Editor’s Note: This appeared in YourAAA, the Jan./Feb. edition of the Automobile Association of America/Northeast. Our state Legislature may legalize recreational marijuana as soon as this month.
The legalization of marijuana is gaining popularity within the U.S. A recent Gallup poll found that 66 percent of Americans support marijuana legalization. More than half the states have legalized marijuana use to some extent, whether it be for medicinal use with cannabis strains like this hempstar for pain, stress or nausea along with other benefits, or recreational use.
Of the six states in the AAA Northeast footprint, only Massachusetts has legalized the recreational use of marijuana. But there have been recent pushes to legalize it in both New York and New Jersey. Marijuana use for medical purposes has seen success in NJ with the implementation of new jersey marijuana cards for those who need it for its medical benefits in helping people manage a range of health conditions, some very serious. It’s important to remember that marijuana is not all about getting high.
FRONTIER HISTORY – 6:30 p.m. Terry McMaster presents “Ethnicity, Alliance, Family & War – Defenders of the NY Frontier & The Andrustown, Springfield, and Cherry Valley Attack of 1778.” Hyde Hall, 267 Glimmerglass State Park Road, Cooperstown. 607-547-5098 ext. 6 or visit hydehall.org/event/ethnicity-alliance-family-war/
LOCAL HISTORY – 2 p.m. Learn the story of the overnight summer camps for boys and girls on Otsego Lake with Suzan Friedlander, local historian, at Woodside hall, 1 Main St., Cooperstown. Info, Call (607)547-0600
SINGING VALENTINES – 9 a.m.-8 p.m. Sweet Adelines City of the Hills Chorus to deliver musical valentines to significant others in any location requested withing 25 miles of Oneonta. To order, call Elaine Mattice (607)432-0462 or email email@example.com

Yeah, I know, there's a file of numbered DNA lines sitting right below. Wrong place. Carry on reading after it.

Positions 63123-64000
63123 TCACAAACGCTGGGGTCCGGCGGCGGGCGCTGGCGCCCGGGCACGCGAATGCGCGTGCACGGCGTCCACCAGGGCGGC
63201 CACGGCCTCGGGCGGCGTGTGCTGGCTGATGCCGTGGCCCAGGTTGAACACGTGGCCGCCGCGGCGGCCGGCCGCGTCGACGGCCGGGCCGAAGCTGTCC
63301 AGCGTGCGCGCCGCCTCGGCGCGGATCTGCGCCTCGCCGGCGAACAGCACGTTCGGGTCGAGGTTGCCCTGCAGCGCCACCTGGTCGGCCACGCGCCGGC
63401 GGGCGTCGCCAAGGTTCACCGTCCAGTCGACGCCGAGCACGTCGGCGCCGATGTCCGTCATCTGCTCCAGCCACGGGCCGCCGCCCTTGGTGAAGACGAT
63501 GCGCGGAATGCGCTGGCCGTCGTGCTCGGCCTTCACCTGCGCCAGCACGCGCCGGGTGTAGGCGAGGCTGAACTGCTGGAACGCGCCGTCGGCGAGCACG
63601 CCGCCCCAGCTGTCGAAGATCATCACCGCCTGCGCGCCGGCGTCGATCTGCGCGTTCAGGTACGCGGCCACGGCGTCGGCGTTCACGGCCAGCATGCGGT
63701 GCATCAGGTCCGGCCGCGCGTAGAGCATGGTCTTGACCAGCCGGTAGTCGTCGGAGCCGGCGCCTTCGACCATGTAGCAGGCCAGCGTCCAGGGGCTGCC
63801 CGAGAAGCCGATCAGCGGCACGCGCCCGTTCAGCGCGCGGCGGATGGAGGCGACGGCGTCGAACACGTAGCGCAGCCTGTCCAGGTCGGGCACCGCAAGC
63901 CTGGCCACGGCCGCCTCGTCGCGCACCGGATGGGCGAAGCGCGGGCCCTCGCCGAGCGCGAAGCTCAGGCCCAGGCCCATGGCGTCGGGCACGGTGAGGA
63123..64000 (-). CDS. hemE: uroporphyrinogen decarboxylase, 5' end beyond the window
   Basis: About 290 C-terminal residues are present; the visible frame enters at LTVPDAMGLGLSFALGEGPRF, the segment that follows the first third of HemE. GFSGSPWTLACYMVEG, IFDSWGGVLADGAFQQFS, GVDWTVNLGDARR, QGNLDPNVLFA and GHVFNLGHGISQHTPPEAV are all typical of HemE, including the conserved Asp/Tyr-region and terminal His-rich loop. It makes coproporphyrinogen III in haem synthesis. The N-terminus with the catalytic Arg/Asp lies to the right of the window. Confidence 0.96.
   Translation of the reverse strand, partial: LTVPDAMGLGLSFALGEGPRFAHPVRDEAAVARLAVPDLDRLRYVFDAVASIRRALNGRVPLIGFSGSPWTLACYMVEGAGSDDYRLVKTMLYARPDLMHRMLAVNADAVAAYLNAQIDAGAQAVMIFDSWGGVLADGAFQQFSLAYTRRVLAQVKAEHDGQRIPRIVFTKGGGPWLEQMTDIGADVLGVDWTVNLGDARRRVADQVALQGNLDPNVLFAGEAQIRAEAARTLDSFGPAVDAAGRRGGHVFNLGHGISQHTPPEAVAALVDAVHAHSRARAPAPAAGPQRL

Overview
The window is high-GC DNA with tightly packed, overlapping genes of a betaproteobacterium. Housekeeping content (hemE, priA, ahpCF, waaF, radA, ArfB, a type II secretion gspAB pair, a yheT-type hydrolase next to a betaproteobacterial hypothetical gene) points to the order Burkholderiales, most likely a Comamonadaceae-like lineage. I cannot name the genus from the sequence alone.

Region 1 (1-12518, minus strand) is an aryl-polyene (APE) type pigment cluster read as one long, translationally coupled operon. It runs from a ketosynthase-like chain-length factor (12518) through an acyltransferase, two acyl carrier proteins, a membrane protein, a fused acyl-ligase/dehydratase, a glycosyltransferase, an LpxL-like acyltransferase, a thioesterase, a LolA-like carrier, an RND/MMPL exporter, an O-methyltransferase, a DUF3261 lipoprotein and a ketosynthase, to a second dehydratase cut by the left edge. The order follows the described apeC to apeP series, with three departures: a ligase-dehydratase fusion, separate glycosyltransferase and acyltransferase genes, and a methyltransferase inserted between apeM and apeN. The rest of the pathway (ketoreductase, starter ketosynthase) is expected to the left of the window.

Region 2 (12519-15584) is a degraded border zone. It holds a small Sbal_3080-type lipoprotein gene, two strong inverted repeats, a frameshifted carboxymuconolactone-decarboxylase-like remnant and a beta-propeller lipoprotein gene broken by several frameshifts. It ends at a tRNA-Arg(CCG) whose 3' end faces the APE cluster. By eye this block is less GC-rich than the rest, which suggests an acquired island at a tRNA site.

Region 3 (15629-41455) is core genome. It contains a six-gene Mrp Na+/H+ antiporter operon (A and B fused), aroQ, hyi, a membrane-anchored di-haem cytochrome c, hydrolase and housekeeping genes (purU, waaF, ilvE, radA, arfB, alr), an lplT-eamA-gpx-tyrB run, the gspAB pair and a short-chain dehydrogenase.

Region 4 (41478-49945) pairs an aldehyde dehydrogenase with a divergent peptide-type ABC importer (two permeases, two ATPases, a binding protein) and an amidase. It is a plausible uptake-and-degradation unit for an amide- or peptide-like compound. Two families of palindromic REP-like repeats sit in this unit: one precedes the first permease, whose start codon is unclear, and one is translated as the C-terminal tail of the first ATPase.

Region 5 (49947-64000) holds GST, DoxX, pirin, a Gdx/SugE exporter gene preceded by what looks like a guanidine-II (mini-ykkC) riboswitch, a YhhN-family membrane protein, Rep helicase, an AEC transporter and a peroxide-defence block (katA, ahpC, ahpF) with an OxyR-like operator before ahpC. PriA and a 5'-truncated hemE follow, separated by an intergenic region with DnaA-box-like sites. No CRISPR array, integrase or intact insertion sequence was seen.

WITH THE SNOW EMERGENCY CONTINUING MONDAY, BE SURE TO CHECK TO SEE IF AN EVENT IS CANCELLED BEFORE YOU VENTURE FORTH
FISHING TIPS – 7 p.m. Meeting of the Dave Brandt Chapter of Trout Unlimited where Tom Trelease presents “All the Secrets you need to catch bass on Otsego & Canadarago Lakes.” Inlcudes demonstrations of best rigs, lures, and baits. Includes spin and fly fishing. The Plains, 163 Heritage Circle, Oneonta. Info, firstname.lastname@example.org
CONCERT – 3 p.m. Oneonta Community Concert band presents its annual “Summertime in Winter” concert featuring numbers like “Hail to the Spirit of Liberty”, “I’ve Made My Plans for the Summer”, and “Our Flirtations.” Free and open to the public. Fox Care Center, Oneonta. Info, 437-1052
TOURNAMENT – 4 p.m. Valentine “Hearts” Tournament to benefit Susquehanna Animal Shelter. Trophies and door prizes awarded, with beverages and food available. Cooperstown Beverage Exchange, 73 Main St, Cooperstown. Info, susquehannaanimalshelter.org/category/events/
THEATER – 2 p.m. Performance of ‘Love Letters,’ by A.R. Gurney, which tells the story of Andrew Makepeace Ladd III and Melissa Gardner via the letters they exchanged over their lifetime. The Production Center of the Foothills Performing Arts Center, 124 Market St., Oneonta. Info, (607) 432-5407 or GEStevens17@gmail.com
QUILT SHOW – 11 a.m.-4 p.m.. Thru Sunday Feb. 26. Cooperstown Art Association, 22 Main St., Cooperstown. Info, www.cooperstownart.com
PLAY READING – 6:30 p.m. Reading of “Lord of the Wilderness” by local playwright Ron Nash. Telling the story of William Cooper and the founding of Cooperstown. Based on Alan Taylor’s book “William Cooper’s Town.”Fenimore Art Museum Auditorium, 5798 NY-80, Cooperstown. Info, www.fenimoreartmuseum.org
COMEDY SHOW – 8 p.m. “Not Too Far From Home “ returns to the foothills staring Aaron David Ward and his team of homegrown comedians. Foothills Performing Arts Center, 24 Market St., Oneonta. Info, foothillspac.org
TOASTMASTERS – 6:15-7:30 p.m. Speech contest with free refreshments. Come practice your public speaking in a supportive environment. The Green Earth, 4 Market St., Oneonta. Info, oneonta.toastmastersclubs.org or call (607)873-2070
DISASTER UNIVERSITY – 4:30-8:30 p.m. The Red Cross holds a training course for disaster relief. House fires to hurricanes, learn how you can aid your community in times of their greatest need. Registration preferred, walk-ins welcome. Alumni Hall, SUNY Oneonta. Info, Taylor Fanelli at (315)733-4666 or email email@example.com.
CLUBHOUSE – 6-8 p.m. Baking night for teens 7-12th grade. Includes free food, give-aways, and, a judgement free zone where teens can relax with their friends. Unadilla Teen Center, 16 Watson St., Unadilla. Info, Blake Stensland @ firstname.lastname@example.org or Jon Ramirez @ email@example.com or call the Family Resource Network @ (607)432-0001